News - 30.06.2016
LE: Thanks for taking on the role of curator here today. What does 'curating' mean to you in the context of your work?
Domenic: I think furniture is synonymous with art and architecture. The curatorial aspect of finishing the interior environment – finding and placing the right furniture – is absolutely key. It’s about finding a balance between the architecture, interior, landscape, art and furniture, and I approach my work in that cross-disciplinary sense. It’s not just designing a building and leaving the interior to someone else.
LE: This space has a very contemporary urban feel. What does urban living mean to you, in design terms?
Domenic: Urban living is really about creating a sanctuary. The city provides access to everything you need and you want to be connected; but an urban home needs that sense of removal as well, and the occupants need to be able to place their art, accomodate their loved ones, imbue their interior.
Any home has to be comfortable; to have that quality of homeliness. But for urban living it’s also got to be robust, maintenance free, timeless, and have lots of storage – lots of joinery. There can’t be any wasted space. Everything has to have purpose.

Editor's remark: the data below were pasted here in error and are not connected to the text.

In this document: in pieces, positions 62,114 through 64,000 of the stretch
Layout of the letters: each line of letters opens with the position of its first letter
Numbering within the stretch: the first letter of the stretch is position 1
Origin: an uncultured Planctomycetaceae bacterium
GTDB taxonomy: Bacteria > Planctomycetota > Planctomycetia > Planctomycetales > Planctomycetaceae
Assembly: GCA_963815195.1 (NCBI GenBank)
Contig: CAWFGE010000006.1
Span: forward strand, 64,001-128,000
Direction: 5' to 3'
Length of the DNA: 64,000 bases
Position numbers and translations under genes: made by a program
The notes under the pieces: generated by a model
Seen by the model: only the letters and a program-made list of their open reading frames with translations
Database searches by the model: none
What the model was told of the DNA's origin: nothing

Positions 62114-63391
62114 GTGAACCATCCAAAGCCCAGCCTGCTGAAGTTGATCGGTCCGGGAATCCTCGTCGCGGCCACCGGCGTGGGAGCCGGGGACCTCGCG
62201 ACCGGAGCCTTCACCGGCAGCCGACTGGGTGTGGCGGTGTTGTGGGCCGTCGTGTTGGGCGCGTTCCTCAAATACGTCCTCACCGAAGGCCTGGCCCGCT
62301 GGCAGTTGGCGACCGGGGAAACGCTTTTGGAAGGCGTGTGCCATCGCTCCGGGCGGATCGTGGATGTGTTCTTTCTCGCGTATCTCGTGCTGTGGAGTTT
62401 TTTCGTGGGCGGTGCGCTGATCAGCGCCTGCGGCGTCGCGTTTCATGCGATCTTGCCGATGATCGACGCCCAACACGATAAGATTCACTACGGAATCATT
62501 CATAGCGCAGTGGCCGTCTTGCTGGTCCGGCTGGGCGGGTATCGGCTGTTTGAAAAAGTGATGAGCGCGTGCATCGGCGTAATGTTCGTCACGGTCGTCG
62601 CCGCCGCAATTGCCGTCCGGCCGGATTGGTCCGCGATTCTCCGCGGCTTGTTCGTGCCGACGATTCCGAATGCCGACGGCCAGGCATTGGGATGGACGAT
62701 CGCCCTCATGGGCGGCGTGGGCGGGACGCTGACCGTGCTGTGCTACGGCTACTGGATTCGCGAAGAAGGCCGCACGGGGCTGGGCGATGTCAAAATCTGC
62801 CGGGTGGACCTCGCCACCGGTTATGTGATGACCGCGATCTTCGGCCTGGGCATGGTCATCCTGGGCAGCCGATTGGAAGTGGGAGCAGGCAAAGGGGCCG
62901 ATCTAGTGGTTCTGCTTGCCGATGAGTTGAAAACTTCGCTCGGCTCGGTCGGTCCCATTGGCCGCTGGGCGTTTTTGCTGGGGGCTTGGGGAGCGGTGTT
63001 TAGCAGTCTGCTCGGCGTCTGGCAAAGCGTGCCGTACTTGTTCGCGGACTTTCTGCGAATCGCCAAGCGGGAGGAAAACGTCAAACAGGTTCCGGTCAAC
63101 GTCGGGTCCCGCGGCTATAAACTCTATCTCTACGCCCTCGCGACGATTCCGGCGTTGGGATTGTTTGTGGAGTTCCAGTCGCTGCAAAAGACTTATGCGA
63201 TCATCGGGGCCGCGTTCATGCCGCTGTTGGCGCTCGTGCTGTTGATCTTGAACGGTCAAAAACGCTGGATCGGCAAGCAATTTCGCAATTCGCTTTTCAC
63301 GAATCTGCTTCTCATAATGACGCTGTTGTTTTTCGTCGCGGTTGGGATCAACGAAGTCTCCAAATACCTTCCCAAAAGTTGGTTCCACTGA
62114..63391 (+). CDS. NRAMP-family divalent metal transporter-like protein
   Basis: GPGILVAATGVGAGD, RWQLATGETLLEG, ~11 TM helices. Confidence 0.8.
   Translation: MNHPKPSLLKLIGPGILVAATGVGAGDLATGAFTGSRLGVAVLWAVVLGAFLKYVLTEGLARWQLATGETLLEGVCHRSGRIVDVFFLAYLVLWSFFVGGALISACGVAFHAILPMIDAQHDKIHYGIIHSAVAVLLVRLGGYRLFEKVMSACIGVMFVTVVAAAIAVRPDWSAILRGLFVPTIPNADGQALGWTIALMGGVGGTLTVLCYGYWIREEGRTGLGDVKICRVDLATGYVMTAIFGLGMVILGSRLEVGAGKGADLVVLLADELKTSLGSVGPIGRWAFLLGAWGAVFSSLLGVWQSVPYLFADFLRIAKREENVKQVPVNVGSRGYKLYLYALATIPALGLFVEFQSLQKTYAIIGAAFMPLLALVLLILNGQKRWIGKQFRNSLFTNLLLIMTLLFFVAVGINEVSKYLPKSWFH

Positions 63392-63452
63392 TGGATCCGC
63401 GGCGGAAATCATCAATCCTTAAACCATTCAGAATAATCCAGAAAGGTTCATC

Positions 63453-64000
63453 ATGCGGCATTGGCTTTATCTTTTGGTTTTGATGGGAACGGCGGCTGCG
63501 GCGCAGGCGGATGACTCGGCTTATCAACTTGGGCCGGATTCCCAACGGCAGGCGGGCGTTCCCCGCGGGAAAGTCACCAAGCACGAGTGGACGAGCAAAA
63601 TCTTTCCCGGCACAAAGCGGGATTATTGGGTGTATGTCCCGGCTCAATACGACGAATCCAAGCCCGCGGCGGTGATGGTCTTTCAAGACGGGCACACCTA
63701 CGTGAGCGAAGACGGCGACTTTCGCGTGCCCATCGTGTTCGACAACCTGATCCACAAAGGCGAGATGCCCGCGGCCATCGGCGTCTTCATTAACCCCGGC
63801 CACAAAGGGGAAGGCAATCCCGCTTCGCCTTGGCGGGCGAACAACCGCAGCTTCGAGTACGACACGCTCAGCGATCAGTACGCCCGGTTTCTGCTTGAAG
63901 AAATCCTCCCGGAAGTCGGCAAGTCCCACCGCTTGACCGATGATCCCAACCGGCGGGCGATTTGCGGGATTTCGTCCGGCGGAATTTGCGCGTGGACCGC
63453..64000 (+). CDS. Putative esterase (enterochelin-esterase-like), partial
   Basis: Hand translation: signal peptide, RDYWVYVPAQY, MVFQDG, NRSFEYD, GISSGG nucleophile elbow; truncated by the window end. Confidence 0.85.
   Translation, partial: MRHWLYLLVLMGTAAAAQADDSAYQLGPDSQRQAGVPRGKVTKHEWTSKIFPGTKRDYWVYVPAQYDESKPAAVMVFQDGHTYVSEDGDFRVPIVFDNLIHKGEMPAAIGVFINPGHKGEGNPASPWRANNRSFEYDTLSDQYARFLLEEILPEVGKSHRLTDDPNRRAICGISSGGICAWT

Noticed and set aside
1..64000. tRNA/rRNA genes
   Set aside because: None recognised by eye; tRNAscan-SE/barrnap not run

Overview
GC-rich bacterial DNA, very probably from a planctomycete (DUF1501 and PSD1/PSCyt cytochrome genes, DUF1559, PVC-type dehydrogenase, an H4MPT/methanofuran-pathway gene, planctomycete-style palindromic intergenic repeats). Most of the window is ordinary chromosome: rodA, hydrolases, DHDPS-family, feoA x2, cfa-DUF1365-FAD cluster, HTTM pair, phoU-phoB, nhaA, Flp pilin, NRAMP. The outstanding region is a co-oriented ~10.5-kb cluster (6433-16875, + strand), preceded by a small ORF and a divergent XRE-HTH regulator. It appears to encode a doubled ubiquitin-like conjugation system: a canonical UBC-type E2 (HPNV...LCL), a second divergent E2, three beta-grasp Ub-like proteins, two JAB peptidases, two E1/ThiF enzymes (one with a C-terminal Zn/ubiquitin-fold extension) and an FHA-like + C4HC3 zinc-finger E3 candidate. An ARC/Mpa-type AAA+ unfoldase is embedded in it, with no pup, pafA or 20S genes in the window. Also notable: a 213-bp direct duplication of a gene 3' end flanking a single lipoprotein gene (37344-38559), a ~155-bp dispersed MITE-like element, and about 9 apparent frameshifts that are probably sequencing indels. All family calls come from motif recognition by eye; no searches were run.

LE: Can you tell us a bit about how you develop a vision for a project and follow that through?
Domenic: You need to begin with a strategy for how you will deal with sight and level and orientation and those broader issues. You have to have a strong concept. The client brings their ambition to the table and you work with that. Sometimes it may be about a particular piece of art or a particular moment that they want to secure for a site. The concept should express all the things the client has brought to the brief, but ultimately I want to turn that into an experience that is gestural, grand, timeless.
I tend to work reductively; always editing, stripping back. Not in a minimalist sense, but looking for the right balance. I really look at the interconnection between spaces; how you break down a site and make connections between levels and views. Spaces need to flow and connect.
LE: You’ve selected some incredible pieces for this living space. How does Living Edge empower you to realise your vision?
Domenic: What’s exciting about Living Edge, particularly in the new Sydney showroom, is that we’re able to go in and look at settings in an expansive space and play with those settings to get a real sense for how things will work in an interior. I think it’s really important that clients have that ability to plug and play and move things around and really experience the whole variety of product, because it’s there. You don’t have to rely on a catalogue, which is great.
I’ve learnt that engaging early with Living Edge can really benefit our projects. We have an ongoing, open, collaborative relationship with all our projects from the early stages. We even edit furniture sometimes, depending on our client’s needs. We’ve been able to make a slight adjustment to the height of a piece for example, just for ergonomics, and Living Edge has made that possible by dealing directly with the manufacturers. That accessibility, and just taking things to that fine detail, is exciting. I think that's what's really enjoyable.